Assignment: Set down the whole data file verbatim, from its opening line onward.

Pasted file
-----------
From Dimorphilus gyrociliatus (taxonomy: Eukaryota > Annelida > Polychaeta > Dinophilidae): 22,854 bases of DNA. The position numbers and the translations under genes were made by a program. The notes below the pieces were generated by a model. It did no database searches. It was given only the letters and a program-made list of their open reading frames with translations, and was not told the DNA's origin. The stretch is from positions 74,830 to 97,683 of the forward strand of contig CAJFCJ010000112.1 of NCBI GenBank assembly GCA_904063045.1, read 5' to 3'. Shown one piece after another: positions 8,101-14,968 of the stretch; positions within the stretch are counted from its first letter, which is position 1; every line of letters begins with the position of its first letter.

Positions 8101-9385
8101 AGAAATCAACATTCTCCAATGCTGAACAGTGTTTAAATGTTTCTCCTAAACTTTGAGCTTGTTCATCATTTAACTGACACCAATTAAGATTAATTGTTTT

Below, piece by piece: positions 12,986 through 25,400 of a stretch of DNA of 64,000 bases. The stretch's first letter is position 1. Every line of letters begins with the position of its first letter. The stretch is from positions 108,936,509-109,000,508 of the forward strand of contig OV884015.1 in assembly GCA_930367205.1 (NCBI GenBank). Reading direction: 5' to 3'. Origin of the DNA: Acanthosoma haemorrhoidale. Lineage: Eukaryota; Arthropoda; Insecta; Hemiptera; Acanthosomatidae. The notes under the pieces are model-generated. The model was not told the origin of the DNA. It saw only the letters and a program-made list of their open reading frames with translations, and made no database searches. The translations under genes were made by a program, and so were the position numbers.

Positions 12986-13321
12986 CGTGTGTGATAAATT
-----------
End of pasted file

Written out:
From Dimorphilus gyrociliatus (taxonomy: Eukaryota > Annelida > Polychaeta > Dinophilidae): 22,854 bases of DNA. The position numbers and the translations under genes were made by a program. The notes below the pieces were generated by a model. It did no database searches. It was given only the letters and a program-made list of their open reading frames with translations, and was not told the DNA's origin. The stretch is from positions 74,830 to 97,683 of the forward strand of contig CAJFCJ010000112.1 of NCBI GenBank assembly GCA_904063045.1, read 5' to 3'. Shown one piece after another: positions 8,101-14,968 of the stretch; positions within the stretch are counted from its first letter, which is position 1; every line of letters begins with the position of its first letter.

Positions 8101-9385
8101 AGAAATCAACATTCTCCAATGCTGAACAGTGTTTAAATGTTTCTCCTAAACTTTGAGCTTGTTCATCATTTAACTGACACCAATTAAGATTAATTGTTTT

Below, piece by piece: positions 12,986 through 25,400 of a stretch of DNA of 64,000 bases. The stretch's first letter is position 1. Every line of letters begins with the position of its first letter. The stretch is from positions 108,936,509-109,000,508 of the forward strand of contig OV884015.1 in assembly GCA_930367205.1 (NCBI GenBank). Reading direction: 5' to 3'. Origin of the DNA: Acanthosoma haemorrhoidale. Lineage: Eukaryota; Arthropoda; Insecta; Hemiptera; Acanthosomatidae. The notes under the pieces are model-generated. The model was not told the origin of the DNA. It saw only the letters and a program-made list of their open reading frames with translations, and made no database searches. The translations under genes were made by a program, and so were the position numbers.

Positions 12986-13321
12986 CGTGTGTGATAAATT